A study of the moral development, beliefs and relationships of the criminal entrepreneur

Haggerstone, J.R., 2010. A study of the moral development, beliefs and relationships of the criminal entrepreneur. DBA, Nottingham Trent University.

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The thesis focuses on ‘criminal entrepreneurs,’ i.e. those individuals who behave in an entrepreneurial manner who have chosen a life of crime to obtain an income or create wealth rather than setting up and running their own legitimate businesses. The research is based on male prisoners, predominantly fraudsters and drug dealers, and was motivated by the assertion that by understanding why they have chosen this way of life it may be possible to encourage such people to use their entrepreneurial skills in a legitimate context thereby reducing recidivism. Based on an epistemological constructivist approach, the methodology used was a phenomenological one and included a moral dilemma, an ethics questionnaire and personal construct psychology linked with case studies. This is a novel approach in that it uses Kelly’s (1955) personal construct theories and repertory grid techniques in order to identify the criminal entrepreneurs’ constructs and the moral stances that they adopt when making sense of their world. The findings showed that moral reasoning theories with respect to offenders do not offer a reliable guide to moral or ethical behaviour and ignore relationships which were an important feature of the criminal entrepreneur’s life. For instance a strong bond was found to exist between some of the respondents and their parents, particularly the mother, and role models were important in their lives.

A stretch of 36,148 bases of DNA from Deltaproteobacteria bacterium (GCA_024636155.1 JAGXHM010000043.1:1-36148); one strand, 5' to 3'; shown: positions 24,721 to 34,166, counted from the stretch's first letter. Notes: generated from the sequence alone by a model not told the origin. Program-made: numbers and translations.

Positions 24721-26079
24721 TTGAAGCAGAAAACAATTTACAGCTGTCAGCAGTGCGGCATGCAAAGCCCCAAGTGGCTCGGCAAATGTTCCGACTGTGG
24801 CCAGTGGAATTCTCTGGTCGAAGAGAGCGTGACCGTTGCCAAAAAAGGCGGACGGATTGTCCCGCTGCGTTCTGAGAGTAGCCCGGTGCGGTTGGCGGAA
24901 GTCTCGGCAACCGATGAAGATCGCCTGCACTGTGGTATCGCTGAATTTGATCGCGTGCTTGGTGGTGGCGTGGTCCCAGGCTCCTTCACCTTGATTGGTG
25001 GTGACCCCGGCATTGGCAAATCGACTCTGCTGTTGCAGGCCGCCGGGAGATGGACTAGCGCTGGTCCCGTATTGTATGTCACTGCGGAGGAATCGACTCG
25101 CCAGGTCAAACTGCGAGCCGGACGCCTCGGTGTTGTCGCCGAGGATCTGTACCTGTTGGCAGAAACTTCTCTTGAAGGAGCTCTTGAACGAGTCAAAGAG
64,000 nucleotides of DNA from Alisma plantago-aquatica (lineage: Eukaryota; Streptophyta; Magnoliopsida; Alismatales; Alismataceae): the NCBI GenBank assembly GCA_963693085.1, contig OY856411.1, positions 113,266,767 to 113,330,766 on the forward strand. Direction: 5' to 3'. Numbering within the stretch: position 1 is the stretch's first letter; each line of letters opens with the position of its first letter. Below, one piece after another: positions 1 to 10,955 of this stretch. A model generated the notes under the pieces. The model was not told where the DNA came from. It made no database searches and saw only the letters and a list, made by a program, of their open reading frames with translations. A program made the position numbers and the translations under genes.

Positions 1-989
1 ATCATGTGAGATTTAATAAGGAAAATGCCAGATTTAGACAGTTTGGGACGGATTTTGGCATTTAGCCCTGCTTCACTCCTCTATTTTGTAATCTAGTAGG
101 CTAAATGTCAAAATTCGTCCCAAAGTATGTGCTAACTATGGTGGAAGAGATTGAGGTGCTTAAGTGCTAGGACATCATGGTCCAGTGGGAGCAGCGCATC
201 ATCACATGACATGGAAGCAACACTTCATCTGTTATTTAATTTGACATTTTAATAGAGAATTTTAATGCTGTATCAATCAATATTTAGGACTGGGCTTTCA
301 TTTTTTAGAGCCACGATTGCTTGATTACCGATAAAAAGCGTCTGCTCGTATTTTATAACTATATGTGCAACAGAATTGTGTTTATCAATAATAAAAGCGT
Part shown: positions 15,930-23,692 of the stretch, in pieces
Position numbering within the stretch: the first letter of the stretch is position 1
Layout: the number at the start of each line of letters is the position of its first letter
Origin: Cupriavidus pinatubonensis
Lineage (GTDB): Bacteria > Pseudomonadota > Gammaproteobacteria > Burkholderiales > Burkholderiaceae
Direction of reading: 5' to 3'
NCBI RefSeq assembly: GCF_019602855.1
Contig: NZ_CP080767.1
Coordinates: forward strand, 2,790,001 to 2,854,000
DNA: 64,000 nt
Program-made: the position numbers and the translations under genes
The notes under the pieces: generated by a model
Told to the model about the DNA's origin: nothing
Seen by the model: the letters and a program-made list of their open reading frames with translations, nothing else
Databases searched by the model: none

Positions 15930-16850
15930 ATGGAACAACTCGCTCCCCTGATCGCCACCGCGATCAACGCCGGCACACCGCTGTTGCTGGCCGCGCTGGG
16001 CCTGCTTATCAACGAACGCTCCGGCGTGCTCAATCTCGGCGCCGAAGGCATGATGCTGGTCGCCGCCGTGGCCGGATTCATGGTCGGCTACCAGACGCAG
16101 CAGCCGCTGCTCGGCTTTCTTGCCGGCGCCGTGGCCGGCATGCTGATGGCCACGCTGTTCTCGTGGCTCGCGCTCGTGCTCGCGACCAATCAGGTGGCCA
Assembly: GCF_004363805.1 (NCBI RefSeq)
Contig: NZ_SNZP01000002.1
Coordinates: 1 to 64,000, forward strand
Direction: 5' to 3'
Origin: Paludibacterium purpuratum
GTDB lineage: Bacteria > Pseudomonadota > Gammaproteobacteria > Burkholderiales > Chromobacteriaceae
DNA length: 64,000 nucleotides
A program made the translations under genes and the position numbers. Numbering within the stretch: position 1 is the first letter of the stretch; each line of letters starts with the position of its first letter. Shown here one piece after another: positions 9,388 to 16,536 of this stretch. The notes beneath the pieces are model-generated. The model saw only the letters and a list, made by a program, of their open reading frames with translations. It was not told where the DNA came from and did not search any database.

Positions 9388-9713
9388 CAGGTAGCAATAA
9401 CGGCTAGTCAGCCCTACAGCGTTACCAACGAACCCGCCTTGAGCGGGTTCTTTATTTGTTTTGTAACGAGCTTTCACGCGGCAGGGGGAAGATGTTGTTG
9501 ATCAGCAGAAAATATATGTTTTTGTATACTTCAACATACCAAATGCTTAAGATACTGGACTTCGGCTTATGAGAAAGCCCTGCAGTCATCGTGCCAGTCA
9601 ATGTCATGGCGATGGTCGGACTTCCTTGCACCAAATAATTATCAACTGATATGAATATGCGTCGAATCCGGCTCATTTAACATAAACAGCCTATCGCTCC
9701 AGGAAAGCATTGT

Item Type: Thesis
Creators: Haggerstone, J.R.
Date: 2010
Divisions: Schools > Nottingham Business School
Record created by: EPrints Services
Date Added: 09 Oct 2015 09:35
Last Modified: 21 Jul 2016 11:10
URI: https://irep.ntu.ac.uk/id/eprint/236

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